Altadena resident, artist and active hiker Doug Meyer was just starting the ascent up Echo Mt. Trail from Altadena when he spied a most unusual creature about a months ago. “I’ve seen bighorn sheep, bobcats and other animals while I’ve hiked,” he says. “This was something I have never seen before.”
On this mid-morning weekday hike, Meyer thought he saw a dog, maybe a Sheltie given the fluffy coat. He was standing a third of the way up the trail. From his vantage point he saw below a black creature wandering by itself, not looking scared, lost or concerned. It was a critter making the rounds. It was all black.
“Then it turned around and I saw that long tail with a pure white tip, and I thought WOW! What is that? That’s a fox! ” recalls Meyer. Unaware that it was being watched, the fox “slipped into a hole in the chaparral. Just vaporized into the landscape.”
Without photographic backup it’s hard to tell what Meyer did see on that early fall day – but the noticeable description of a black fox with a white tipped tail points to the classic description of a silver fox, a melanastic form of the common red fox that were bred and raised primarily for their luxurious pelts. (Think of melanism as the opposite of albinism; even though red and silver foxes may seem like relatives, they are the same species but with different mutations.)
If Meyer DID see a silver fox that day, the million dollar question is “Where did it come from?”
It’s not entirely unusual for non-native critters to be discovered wandering in our local forests and open spaces, according to California Fish and Wildlife Biologist Leslie Welch. “We do see non-native wildlife that have escaped captivity or have deliberately been released,” she writes in an email. “There was recently a monkey in the trees behind my office.”
But SoCal silver foxes official sightings or encounters is a big zero. “My CDFW counterpart works with a lot of trappers and hunters and said that none of them have ever mentioned seeing a silver fox,” she relates. “Of course, anything is possible.
Another theory about Meyer’s sighting involves a chapter of SoCal history when our locale forests were home to tens of thousands of silver foxes. Because of the cool climate, open spaces and access to distribution channels, a thriving fox farm industry burst onto the SoCal landscape in the 1920s and 30s. The Schleicher Fox Farm, a tourist attraction, was located near Mt. Lowe, but most farms were located in the Big Bear area. Fox farming was a Big Bear big business in the 1930s.
First in Big Bear was the 48-acre Borestone Ranch started by R.T. Moore of Maine, says Big Bear historian Mark Durban. “Moore’s endeavor was easily copied by his neighbors,” says Durban about the farms that sprung up practically overnight.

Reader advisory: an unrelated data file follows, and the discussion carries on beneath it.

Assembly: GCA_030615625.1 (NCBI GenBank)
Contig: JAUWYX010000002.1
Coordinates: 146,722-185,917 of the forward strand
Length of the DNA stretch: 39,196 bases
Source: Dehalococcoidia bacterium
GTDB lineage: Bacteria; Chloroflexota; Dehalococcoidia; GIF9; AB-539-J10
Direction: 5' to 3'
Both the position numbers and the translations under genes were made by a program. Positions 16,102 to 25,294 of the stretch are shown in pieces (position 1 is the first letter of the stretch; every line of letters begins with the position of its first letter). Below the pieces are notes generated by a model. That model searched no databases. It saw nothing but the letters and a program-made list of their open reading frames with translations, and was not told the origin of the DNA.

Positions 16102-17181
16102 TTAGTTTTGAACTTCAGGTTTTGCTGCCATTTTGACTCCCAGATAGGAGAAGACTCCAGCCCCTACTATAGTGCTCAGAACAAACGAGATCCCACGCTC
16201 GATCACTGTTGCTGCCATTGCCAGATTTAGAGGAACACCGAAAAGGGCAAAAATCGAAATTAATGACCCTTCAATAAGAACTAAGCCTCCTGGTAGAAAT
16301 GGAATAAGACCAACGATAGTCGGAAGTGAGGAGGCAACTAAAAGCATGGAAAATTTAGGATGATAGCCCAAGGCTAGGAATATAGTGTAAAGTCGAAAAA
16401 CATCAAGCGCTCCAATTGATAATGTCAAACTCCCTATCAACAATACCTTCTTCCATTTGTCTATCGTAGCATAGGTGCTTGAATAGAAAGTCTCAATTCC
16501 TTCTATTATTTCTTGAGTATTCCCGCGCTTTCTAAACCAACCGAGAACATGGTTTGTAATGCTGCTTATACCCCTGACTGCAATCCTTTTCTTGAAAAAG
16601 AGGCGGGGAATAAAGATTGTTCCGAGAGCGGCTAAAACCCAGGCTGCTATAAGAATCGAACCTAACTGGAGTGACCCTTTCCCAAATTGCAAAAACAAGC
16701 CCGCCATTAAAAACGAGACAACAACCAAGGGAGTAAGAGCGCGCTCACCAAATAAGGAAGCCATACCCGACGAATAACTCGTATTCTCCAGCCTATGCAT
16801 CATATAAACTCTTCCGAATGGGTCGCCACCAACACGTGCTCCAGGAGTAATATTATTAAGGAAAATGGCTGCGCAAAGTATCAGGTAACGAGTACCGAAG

During the peak years in the 1930s, there were 27 different fox farms in the area, eight of them large, full-time operations. One such farm, All Star Fox Farm, was producing more than 1,000 pelts a year. Farmers could receive as much as $1,100 for one high-quality pelt. To supply other farms with start-up animals, a superior breeding pair could be worth $2,000-$3,000.
Silver foxes – named for their silver-tipped tails – were genetically developed for farming from the common red fox in the 1890s by two Canadians, Sir Charles Dalton and Robert Oulton. Pen-raised silver foxes, however, were a handful to manage. They required diligent care and feeding; the foxes themselves could be anxious and unpredictable. According to Durban, many farms had “watch towers” where humans monitored the foxes from above. “Some of the old pens are still around here,” he adds.
Fox farms were phased out in the late 1930s for many reasons, but most notably from the increased cost of food, a 20 percent luxury tax and the fact that Russia and other countries saturated the world market with shiploads of fur.
It’s unclear how the Big Bear and Mt. Lowe fox farms closed their doors. Did they open the cages and let any remaining foxes run free? Did any foxes escape on their own? In 1962, three silver foxes were donated to Big Bear’s Moonridge Zoo, an homage to the area’s once thriving fur farming industry.
“There is no way that some of them didn’t escape or were let go,” surmises Durban about the possibility of silver foxes putting down roots and surviving in the SoCal forests. A natural sense of avoidance and secrecy could, in theory, keep these once-prized foxes out of the public eye. And, to stretch the assumption even further, if they did mate with the local gray foxes, maybe they’ve unintentionally bred out their black fur characteristics, so now they conveniently blend into the landscape?
The big question: is the SoCal silver fox just a historical footnote or the real deal? The answers, just like the foxes themselves, are elusive.
“I’ve seen all sorts of wildlife here: bears, bobcats, raccoons but I’ve never even seen a fox here,” admits Durban about the general secretive nature of foxes.
Noted camera trapper Robert Martinez has captured numerous frames of bears, mountain lions, and assorted wildlife in the local San Gabriel Mountains; he has captured gray foxes in his stunning videos, but says he has never discovered a silver fox.
As for hiker Doug Meyer: he’ll be on the lookout every time he’s up in the hills, wondering if he’ll once again see that magnificent black and silver-tipped critter wandering around the trails. “It was amazing,” he says. “I sure hope it wasn’t an once-in-a-lifetime thing.”
By Brenda Rees
Big Bear history facts from “Big Bear: The First 100 Years,” by Tom Cord